As oil prices fall, the road seems to be rising to meet Mora County's plight to protect its water, land and inhabitants from the well-documented ravages of fracking. And while no one explicitly  brought up New York State's recent fracking ban, it perfumed the air of Judge Browning's courtroom. Is Browning supposed to ignore the fact that the Empire State has effectively declared fracking a health hazard and banned it statewide? Do New Mexicans have some inborn immunity to those same hazards? Of course not. Arguably Browning now has to be even more scrupulous as to the fairness and transparency of his process. His actions, especially in the face of these contingencies, are subject to intense scrutiny, and he can safely assume that his every error in judgement will be magnified, exponentially.

"See my problem?" Browning said to Anderson at one point. But Anderson didn't see it, or pretended not to, and insisted that Swepi already had unimpeachable Standing for each of its claims simply by virtue of having mineral rights in Mora. Browning, however, was unconvinced that the other factors weren't relevant to the discussion. Anderson seemed annoyed at having to inform the judge that the issue of Standing does not rise or fall with the price of gas and oil, and further that the price of oil has no effect on Swepi's "Takings claim."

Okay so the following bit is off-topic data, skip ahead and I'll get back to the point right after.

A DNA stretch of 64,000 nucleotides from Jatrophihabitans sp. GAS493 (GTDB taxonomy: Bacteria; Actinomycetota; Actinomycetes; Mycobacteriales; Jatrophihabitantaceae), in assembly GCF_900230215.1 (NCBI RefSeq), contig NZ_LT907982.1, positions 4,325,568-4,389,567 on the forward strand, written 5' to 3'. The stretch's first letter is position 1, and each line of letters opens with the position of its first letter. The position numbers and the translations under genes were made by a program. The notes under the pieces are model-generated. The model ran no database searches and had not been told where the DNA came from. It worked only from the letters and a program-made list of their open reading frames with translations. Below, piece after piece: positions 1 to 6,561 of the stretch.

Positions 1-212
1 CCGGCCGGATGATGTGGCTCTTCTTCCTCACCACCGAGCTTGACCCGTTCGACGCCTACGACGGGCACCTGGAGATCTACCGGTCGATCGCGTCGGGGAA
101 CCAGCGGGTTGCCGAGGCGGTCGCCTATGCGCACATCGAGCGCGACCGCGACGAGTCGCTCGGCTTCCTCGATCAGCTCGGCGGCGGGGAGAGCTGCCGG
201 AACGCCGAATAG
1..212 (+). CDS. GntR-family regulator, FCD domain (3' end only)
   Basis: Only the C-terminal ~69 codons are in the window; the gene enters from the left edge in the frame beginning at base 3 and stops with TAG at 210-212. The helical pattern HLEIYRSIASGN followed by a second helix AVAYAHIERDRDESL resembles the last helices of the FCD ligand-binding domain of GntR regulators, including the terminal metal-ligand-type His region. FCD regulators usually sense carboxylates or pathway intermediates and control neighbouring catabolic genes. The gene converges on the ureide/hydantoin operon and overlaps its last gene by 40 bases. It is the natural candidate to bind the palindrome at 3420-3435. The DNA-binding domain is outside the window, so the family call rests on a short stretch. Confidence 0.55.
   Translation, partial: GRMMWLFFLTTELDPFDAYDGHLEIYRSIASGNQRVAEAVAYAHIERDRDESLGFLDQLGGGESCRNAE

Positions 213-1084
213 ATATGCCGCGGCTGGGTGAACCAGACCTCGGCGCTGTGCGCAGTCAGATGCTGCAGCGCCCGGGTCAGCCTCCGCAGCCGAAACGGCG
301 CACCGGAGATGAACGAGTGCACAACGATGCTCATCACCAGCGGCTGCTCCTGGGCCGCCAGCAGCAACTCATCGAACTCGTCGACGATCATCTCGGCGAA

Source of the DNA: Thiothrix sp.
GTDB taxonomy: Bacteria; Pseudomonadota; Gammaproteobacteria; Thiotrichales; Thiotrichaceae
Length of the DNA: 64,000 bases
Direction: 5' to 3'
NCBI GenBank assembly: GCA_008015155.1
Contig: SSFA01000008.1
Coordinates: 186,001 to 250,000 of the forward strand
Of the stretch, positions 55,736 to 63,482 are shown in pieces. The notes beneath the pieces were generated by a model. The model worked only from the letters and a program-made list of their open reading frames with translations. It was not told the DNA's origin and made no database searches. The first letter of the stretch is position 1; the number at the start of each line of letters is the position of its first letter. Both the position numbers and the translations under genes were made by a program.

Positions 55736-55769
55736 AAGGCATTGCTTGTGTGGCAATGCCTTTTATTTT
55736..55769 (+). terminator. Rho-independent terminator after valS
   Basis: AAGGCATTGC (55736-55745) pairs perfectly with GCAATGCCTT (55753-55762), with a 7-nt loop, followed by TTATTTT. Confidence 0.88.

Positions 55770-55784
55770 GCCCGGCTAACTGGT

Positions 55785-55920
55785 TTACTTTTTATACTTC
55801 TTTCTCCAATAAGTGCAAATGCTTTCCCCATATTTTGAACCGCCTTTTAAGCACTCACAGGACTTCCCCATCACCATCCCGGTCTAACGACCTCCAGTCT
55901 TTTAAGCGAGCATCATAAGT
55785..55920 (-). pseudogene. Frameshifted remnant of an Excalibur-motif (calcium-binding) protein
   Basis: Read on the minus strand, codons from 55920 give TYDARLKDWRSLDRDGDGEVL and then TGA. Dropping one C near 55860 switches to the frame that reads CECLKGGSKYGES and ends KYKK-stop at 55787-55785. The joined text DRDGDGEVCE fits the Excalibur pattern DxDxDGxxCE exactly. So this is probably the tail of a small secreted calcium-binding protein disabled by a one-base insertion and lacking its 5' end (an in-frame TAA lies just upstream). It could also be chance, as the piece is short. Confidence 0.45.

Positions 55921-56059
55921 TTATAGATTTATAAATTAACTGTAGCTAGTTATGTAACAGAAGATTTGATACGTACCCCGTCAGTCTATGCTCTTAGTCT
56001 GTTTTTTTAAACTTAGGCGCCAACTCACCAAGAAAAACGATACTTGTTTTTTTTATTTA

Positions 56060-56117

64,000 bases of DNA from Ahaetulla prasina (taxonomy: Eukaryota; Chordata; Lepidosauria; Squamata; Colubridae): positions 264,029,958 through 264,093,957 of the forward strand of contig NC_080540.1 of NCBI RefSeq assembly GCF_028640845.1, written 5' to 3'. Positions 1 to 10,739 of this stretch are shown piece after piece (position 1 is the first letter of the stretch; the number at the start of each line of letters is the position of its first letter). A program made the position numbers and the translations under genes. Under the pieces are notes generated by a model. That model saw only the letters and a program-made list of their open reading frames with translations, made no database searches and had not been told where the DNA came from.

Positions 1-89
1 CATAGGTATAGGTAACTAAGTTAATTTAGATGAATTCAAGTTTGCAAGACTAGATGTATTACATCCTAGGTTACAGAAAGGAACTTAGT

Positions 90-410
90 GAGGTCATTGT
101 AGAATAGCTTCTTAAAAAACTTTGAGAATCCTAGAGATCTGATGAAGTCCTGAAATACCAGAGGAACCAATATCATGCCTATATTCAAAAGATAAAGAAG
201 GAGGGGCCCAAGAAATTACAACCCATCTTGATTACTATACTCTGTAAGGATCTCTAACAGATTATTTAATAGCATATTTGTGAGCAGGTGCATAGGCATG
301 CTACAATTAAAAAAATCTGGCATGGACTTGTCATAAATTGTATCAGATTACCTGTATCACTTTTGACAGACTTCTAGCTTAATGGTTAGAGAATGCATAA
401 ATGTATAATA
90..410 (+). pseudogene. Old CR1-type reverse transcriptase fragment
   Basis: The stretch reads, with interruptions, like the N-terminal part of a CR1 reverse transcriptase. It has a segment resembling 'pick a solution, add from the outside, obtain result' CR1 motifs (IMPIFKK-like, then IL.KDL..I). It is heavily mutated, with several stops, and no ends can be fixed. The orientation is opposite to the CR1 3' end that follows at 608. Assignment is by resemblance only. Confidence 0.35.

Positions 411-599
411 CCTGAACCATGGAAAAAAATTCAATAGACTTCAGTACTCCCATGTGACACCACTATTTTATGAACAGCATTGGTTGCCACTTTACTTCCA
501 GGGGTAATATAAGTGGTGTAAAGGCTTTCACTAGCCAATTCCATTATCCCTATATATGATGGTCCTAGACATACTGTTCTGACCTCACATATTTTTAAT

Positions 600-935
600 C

But Anderson's assertion extended to its logical conclusion is frankly absurd. He seems to be suggesting that Mora County could somehow be construed to be harming Swepi by enforcing the Ordinance and preventing Swepi from inflicting financial self-harm upon itself.

Anderson is further suggesting that because Swepi is the possessor of some leases in Mora, Mora is not entitled to substantiate for itself that Swepi is ready, willing and able to extract the oil and gas that may or may not exist at those leased properties. Rather, they must take Swepi's word for it, even as Swepi pretends to insist that it will proceed at all costs, even at a financial loss.
For a Fordham Law graduate and experienced white collar litigator,  John C. Anderson has managed to back himself into quite an idiotic corner.
We understand that big oil and gas wishes the Ordinance would disappear from the law books, that they experience it as an affront to corporate hegemony over community rights, and want it gone. But the Ordinance has been alive long enough to have etched itself on our consciousness, to show us another world of possibility, and that can't be undone. As DeLillo writes in Point Omega:
"Consciousness accumulates. It begins to reflect upon itself. Something about this feels almost mathematical to me. There's almost some law of mathematics or physics that we haven't quite hit upon, where the mind transcends all direction inward. The omega point," he said. "Whatever the intended meaning of the term, if it has a meaning, if it's not a case of language that's struggling toward some idea outside our experience."
"What idea?"
"What idea. Paroxysm. Either a sublime transformation of mind and soul or some worldly convulsion. We want it to happen."
"You think we want it to happen."